We celebrated a big promotion, a birthday, and a job offer at San Francisco’s Piperade last week and our friends did the honor of bringing a bottle of Dom Perignon, Moet & Chandon’s top-of-the-line version of its Champagne.It was appropriate to the triple-crown victory of that night and confirmed my opinion that, for me, of all the so-called “prestige cuvees” in Champagne, Dom dominates. It was just, so, complete. It had the exact right amount of pearly, snappy bubbles, at just the right size. It had just the right amount of apple and pear fruit, just the right amount of yeasty-toasty flavors, just the right amount of body. It went great with serrano ham and stuffed peppers. And I love the fact that this wine is named after the alleged founder of sparkling wine, the 17th Century monk who, after he made his first bottle by accident, was sent running toward his comrades shouting, “Brothers! Brothers! I am drinking stars!” Never mind fifty shades of grey: Dom is the sexiest dom.
Today we had friends, fresh mint, and a hot day by the pool … a great beginning for mojitos. But we didn’t have any soda water. Doh! Then one of us spotted a spare bottle of inexpensive sparkling wine in the fridge and bingo, we had a solution. W.C. Fields, who said of water, “NEVER touched the stuff,” would have been proud. If you’re worried about the drink being too alcoholic, just cut down a bit on the rum.
a big handful of fresh mint leaves
four fresh mint sprigs
two fresh limes, cut into 8 pieces each
2 cups light rum
1 cup simple syrup
1 bottle inexpensive sparkling wine
Divvy up and muddle the mint leaves and the lime pieces in the bottoms of four big glasses. Add ice to the rim, then divvy up the rum and the simple syrup. Top with sparkling wine and serve. (You won’t have used up the whole bottle but that’s okay. Save it for mimosas tomorrow morning.)
We drank this Rioja, the numero-uno red wine of Spain, at a big celebratory dinner at Picasso in Las Vegas, right before we poured a cult Napa cab that was six times the price. The Vina Ardanza blew it off the table. No contest! On the advice of the wine director — a really nice guy named Robert –we decanted this 100% Tempranillo for one hour. We could have done more, because even though 2001 seems like an older vintage, for this type of wine, this bottle was an itty bitty baby Rioja, just released by the winery. (That’s one of the many reasons I love Rioja: the “riserva” versions are held forever by the wineries so that the winemakers are sure that we impatient rubes don’t drink them too young.) The wine started out with a pungent nose of violets (“like sticking your nose in a flower bed!” I said), notable poise on the palate, as if the wine had wings. Then, a fascinating array of flavors, including ripe cherries and other red stone fruit, wild blackberries. Ripe, rich, and mocha-y on the edges, lots of earthy sweet tobacco flavors, too, young, pure and vibrant at its core. Some toast and then a very very long finish. I loved this wine. There was just so much going on. Hands down, the most memorable wine I’ve enjoyed this year.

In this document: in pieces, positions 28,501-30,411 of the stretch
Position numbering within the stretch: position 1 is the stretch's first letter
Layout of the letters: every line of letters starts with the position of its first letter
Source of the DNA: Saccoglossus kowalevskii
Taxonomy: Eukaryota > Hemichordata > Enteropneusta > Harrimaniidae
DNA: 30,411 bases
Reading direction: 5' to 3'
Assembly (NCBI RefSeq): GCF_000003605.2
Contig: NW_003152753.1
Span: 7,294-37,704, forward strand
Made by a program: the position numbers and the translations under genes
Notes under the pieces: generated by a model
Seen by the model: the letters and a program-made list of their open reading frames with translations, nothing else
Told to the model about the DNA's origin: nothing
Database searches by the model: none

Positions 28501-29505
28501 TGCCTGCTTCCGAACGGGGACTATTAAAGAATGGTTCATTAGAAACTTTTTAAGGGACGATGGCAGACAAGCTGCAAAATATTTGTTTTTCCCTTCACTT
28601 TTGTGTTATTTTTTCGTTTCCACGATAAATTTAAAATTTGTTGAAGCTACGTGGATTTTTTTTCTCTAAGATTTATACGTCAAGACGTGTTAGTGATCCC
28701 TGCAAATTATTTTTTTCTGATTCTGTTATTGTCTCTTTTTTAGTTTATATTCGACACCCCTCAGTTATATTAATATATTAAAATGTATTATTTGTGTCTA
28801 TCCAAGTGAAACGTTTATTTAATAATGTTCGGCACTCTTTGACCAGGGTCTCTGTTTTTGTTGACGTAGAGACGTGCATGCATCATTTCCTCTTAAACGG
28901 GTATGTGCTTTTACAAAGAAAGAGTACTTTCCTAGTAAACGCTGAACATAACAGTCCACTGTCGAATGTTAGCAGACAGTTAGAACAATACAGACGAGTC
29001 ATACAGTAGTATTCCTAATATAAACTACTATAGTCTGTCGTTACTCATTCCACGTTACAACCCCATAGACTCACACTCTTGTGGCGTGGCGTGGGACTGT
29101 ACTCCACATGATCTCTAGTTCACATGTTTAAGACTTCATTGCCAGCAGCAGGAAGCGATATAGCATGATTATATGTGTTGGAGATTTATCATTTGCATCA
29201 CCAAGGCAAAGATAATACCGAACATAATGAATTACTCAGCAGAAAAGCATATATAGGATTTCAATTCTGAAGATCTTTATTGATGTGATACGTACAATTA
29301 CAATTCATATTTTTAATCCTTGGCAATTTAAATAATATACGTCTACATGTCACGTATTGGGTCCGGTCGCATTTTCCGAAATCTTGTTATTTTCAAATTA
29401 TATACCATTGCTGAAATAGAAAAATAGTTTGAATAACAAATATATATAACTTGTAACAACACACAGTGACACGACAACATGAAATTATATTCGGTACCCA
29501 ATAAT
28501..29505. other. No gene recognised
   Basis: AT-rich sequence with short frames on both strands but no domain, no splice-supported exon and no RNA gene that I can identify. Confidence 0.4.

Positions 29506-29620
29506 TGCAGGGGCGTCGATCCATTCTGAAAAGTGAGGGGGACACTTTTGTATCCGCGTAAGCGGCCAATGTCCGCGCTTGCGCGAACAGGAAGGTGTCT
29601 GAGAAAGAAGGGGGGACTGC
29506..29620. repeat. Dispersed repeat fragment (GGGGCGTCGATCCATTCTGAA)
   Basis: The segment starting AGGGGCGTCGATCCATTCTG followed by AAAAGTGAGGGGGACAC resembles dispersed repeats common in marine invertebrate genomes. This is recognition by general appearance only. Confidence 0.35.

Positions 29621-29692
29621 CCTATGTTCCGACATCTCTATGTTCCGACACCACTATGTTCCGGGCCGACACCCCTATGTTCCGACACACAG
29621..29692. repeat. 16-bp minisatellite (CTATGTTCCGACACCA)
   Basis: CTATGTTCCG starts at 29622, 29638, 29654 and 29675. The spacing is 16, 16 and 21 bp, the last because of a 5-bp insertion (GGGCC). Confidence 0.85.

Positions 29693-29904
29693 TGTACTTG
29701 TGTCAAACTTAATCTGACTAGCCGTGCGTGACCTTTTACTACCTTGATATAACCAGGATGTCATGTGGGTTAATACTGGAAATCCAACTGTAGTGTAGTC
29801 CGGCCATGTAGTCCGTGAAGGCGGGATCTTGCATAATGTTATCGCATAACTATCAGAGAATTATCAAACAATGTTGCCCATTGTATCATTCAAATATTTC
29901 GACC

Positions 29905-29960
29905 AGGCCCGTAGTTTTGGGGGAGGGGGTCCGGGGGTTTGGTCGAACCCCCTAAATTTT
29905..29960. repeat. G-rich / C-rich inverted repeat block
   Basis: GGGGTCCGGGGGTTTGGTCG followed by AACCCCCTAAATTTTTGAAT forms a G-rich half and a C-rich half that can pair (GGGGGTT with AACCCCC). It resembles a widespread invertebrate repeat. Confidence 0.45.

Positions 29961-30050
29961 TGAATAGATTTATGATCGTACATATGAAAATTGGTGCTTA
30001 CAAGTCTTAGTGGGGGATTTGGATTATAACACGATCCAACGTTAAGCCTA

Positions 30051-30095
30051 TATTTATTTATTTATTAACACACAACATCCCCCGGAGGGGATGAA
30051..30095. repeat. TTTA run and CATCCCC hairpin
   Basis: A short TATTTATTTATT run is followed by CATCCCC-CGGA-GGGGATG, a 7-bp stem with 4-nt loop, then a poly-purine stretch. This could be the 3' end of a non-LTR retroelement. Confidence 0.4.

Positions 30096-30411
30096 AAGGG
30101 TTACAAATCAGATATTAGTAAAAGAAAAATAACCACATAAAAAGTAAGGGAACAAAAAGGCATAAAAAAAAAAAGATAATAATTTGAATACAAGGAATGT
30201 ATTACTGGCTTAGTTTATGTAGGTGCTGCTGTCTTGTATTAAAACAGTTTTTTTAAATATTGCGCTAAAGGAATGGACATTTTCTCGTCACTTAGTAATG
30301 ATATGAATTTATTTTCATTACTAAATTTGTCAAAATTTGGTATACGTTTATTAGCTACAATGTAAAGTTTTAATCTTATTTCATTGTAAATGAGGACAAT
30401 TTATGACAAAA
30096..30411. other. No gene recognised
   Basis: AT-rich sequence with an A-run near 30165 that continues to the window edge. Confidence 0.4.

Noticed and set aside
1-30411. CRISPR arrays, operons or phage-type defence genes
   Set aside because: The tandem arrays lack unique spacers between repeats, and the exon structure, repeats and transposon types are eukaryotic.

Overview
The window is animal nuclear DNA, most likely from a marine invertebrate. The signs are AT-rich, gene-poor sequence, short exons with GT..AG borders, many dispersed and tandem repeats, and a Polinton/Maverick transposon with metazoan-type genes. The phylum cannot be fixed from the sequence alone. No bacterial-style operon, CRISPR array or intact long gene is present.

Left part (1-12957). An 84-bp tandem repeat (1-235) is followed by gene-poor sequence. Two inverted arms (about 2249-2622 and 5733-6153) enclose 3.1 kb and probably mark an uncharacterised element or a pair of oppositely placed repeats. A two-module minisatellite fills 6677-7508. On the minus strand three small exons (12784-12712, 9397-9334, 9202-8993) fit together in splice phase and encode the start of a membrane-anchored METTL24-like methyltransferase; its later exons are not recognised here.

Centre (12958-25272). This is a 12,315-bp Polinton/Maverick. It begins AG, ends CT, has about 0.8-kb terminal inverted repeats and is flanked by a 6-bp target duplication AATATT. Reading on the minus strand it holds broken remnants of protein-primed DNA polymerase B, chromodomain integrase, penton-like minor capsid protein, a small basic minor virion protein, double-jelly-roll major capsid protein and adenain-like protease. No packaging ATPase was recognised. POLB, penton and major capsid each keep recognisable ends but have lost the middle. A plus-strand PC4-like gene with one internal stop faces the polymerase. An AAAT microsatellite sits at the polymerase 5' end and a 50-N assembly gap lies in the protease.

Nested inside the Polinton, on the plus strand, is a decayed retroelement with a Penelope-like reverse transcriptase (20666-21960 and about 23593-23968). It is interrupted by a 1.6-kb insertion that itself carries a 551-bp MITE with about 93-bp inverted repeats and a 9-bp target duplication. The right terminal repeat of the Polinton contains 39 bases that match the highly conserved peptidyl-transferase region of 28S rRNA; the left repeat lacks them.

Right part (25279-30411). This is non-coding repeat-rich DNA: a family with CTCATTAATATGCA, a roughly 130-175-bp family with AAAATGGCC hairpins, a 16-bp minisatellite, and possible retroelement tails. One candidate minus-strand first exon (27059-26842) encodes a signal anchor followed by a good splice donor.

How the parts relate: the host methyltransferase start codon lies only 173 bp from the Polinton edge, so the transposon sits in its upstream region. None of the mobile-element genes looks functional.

We paired three wines with chocolate desserts, including chocolate-covered strawberries, kiwi, and banana, plus biscotti and a couple of wine-flavored chocolate sauces. While we were especially fond of Viansa’s “Prindelo” 2006 (a blend of red Italian varietals and some zinfandel) with the biscotti and choco-wine sauces, we just couldn’t warm to any of the reds, including Viansa’s fancy Pomerol-style “Samuele,” with the chocolate-covered fruit. “They clash,” said our friend Terri.
My theory: It’s because of the acids in the fruit. They bumped up against the acid flavors in the wine and made for a wincing experience. The biscotti, though, especially because they had licorice in them, matched up perfectly.
So sorry folks. The classic Valentine’s treat of strawberries-dipped-in-chocolate are best paired with something other than wine, in our opinion. Any suggestions from you lovers out there?
The New York Times ran a disturbing article on Buckfast Tonic Wine, an appalling-sounding brew of fermented grapes, sugar, and caffeine that’s being blamed for a national crisis of highly-wired inebriation in Scotland. The government is considering controlling the vile substance, but local fans are responding with protests to the theme of “Don’t Ban Buckie!”
If you’ve tasted “Loopy Juice” (as they say in Glasgow) let me know if you were seized by intent to vandalize. And click here for the thoughts about my alcoholic WASP heritage that this story inspired: (more…)
I just read Neal Rosenthal’s Reflections of a Wine Merchant, in which the importer — who is well-known by his fans to be a master of the geographical intricacies of French Burgundy — confesses that he learned from Barolo to appreciate the influence of the land on wine. So it was Barolo, not Burgundy, that made him appreciate terroir.
I guess that kinda makes sense. Barolo is a red wine made (like Burgundy) in very small quantities, usually from single vineyards, in the north of Italy. And like Burgundy it’s made from only one, very temperamental, highly sensitive grape called nebbiolo. So, as in Burgundy, the character of the site where the grapes are grown tends to shine through.